The CDP case I worked several years ago involving a bankruptcy issue was one I picked up at calendar call. The pro se taxpayers were convinced the IRS had mishandled the discharge of the taxes in the prior bankruptcy case of the husband but did not articulate the problem in a way that convinced me initially that the IRS had made a mistake.  When one spouse files bankruptcy, interest and penalties continue to run on the spouse not in bankruptcy, and I thought the taxpayers failed to appreciate that fact.  As I got into the case, however, I found that the IRS had misapplied the funds in the bankruptcy case, not mishandled the discharge, creating a huge remaining liability for the non-bankrupt spouse that should not have existed.  Fortunately, the Court continued the case to allow the clinic time to review the case.  It would not have been possible to determine the mistake within the short time frame of a calendar call.  Once I pointed out the issue to the Chief Counsel attorney, he immediately took steps to correct the problem.  Neither he, nor the Appeals employee had seen the problem previously even though the taxpayers were complaining about, albeit unartfully, the application of the bankruptcy process to their situation.

Sometimes verification of the correctness of the debt gets complex. You cannot rely on the IRS to get it right every time.  If a prior bankruptcy case exists and you do not have comfort with the application of the bankruptcy laws to the taxes, you might consider consulting with someone who can assist you in reviewing the impact of the bankruptcy matter on the liabilities.  Dr. Brown was fortunate that the Chief Counsel attorney did that for him here.  Not everyone will have that fortune.


  1. Keith,

    While I can’t say how wide-ranging it is, I think Settlement Officers at Appeals are given at least some training in bankruptcy issues and discharge. In the one CDP hearing that I had that involved a tax that should have been discharged by a prior bankruptcy, in one page, I explained to the SO why the tax had been discharged and there were no assets exempted from the bankruptcy estate that the IRS could still levy on. The SO quickly called me and agreed, and she issued a notice of determination canceling the proposed levy.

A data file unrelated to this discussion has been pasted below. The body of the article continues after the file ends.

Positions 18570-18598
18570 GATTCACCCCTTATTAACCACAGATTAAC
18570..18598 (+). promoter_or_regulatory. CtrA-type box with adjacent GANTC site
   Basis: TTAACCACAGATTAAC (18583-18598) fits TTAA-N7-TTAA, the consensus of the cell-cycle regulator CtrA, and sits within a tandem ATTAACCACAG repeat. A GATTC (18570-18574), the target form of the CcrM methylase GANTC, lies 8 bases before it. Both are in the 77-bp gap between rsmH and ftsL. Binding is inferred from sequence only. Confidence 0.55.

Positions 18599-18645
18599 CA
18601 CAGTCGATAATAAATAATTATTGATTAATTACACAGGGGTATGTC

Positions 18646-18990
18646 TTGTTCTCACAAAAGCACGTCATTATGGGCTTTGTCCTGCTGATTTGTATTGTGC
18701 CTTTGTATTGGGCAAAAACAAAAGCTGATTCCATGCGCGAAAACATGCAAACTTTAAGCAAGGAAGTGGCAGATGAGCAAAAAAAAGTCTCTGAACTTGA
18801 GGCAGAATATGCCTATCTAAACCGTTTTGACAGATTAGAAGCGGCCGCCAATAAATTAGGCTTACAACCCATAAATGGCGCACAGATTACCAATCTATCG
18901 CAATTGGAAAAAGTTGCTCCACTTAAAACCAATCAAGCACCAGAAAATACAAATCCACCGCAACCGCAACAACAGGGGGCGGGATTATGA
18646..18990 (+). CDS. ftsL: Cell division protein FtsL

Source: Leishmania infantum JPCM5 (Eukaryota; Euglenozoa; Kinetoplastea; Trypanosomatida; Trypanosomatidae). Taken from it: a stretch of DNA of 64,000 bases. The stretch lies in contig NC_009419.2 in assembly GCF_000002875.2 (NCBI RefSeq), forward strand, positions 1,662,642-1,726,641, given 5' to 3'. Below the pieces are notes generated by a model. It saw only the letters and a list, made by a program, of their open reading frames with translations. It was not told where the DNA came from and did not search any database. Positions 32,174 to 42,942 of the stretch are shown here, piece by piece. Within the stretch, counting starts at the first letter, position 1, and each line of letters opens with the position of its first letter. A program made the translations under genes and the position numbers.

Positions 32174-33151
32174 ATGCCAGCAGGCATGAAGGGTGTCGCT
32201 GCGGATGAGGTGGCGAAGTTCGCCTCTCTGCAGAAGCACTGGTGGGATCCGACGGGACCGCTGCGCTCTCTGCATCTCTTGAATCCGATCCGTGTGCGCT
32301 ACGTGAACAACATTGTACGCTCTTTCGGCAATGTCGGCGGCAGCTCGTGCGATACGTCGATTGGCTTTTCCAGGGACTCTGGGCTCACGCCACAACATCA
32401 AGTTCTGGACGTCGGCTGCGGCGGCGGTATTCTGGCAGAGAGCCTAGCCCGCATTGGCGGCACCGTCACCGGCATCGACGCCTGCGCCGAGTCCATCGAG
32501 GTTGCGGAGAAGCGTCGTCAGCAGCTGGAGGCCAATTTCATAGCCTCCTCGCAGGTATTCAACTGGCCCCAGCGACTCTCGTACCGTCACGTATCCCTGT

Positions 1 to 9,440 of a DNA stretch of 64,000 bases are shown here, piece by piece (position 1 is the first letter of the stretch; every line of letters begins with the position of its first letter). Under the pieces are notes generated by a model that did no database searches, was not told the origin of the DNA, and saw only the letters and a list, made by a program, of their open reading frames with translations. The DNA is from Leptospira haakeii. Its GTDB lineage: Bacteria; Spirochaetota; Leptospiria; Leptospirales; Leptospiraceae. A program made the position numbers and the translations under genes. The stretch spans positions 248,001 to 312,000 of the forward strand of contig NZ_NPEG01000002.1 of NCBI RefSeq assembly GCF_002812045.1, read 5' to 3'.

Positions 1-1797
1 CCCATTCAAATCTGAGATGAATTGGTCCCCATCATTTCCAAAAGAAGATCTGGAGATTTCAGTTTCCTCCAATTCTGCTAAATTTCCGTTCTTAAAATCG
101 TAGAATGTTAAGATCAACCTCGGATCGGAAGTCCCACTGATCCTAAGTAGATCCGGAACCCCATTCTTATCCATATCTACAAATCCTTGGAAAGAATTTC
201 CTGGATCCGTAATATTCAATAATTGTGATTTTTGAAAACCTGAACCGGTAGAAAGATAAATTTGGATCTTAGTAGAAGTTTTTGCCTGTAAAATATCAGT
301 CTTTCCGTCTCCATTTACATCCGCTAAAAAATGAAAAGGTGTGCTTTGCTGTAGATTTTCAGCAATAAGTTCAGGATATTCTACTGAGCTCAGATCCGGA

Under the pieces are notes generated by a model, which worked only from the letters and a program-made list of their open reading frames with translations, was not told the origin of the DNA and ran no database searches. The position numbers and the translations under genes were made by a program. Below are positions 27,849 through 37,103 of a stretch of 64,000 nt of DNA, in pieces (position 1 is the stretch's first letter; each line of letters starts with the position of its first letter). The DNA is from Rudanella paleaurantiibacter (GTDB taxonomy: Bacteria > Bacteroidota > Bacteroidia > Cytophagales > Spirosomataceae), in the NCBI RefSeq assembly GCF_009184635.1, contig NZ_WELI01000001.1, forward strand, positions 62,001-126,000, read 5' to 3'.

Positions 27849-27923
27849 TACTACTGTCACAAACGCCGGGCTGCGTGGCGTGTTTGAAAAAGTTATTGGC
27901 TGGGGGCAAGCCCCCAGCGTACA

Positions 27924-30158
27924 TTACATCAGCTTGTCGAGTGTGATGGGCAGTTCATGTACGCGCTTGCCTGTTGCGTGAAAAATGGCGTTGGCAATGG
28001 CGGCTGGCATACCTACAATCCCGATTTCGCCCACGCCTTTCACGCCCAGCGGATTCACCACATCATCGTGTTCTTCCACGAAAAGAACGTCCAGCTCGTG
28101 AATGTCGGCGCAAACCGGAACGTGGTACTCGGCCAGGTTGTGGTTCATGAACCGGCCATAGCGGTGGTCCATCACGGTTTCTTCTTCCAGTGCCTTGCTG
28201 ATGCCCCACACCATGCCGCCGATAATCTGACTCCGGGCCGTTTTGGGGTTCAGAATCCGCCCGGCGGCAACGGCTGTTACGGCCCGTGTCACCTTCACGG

2. Dr. Brown’s futile CDP hearing shows, once again, that the IRS Office of Appeals is incompetent, if not derelict, in its CDP verification duties.

    The Appeals Office in Brown knew bankruptcy well enough to attain its objective: sustain the proposed levy action. Appeals knew that Dr. Brown had been in bankruptcy. Bench Opn. 9:10-13. And Appeals knew enough about bankruptcy to inform Dr. Brown that his bankruptcy proceeding had given him a prior opportunity to dispute his tax liability. Bench Opn. 9:13-16. But the bankruptcy training that Carl tells us Appeals Officers receive failed to cause Appeals in Brown to think something like:

    “Hmmm…bankruptcy laws sure are complex. I’d better make sure I obtain verification from Compliance that the IRS followed those complex bankruptcy laws.”

    Keith cannot be wholly serious about how the Appeals Officer in Brown performed. At one point, he says the Appeals Officer was “perhaps blinded” by Dr. Brown’s prohibited liability challenge–to where he “completely missed this [bankruptcy verification] obligation.” The Appeals Officer may have been, as those rock philosophers, Manfred Mann’s Earth Band, regaled us, “blinded by the light.” But that light also illuminated the Appeals Officer’s path from a bankruptcy-based liability challenge decision to a bankruptcy-based verification decision.

    Appeals’ phony verification decisions must cease. The Tax Court should “name and shame” each Appeals Officer who makes those “decisions.” For our part, when Appeals Officers render phony verification decisions against our clients, we should submit RRA’ 98 1203(b)(6) TIGTA complaints and file I.R.C. § 7433 damage claims.

    If Appeals Officers decline to accord taxpayers collection due process, then we should collect them within a most uncomfortable, yet very (over)due, process.

  3. Barry Goldwater says

    “Appeals’ phony verification decisions must cease.”

    I laugh to myself whenever I read an IRS Determination Letter or Decision Letter. Not only is it a cut and paste job, but the Team Manager signature is a rubber stamp.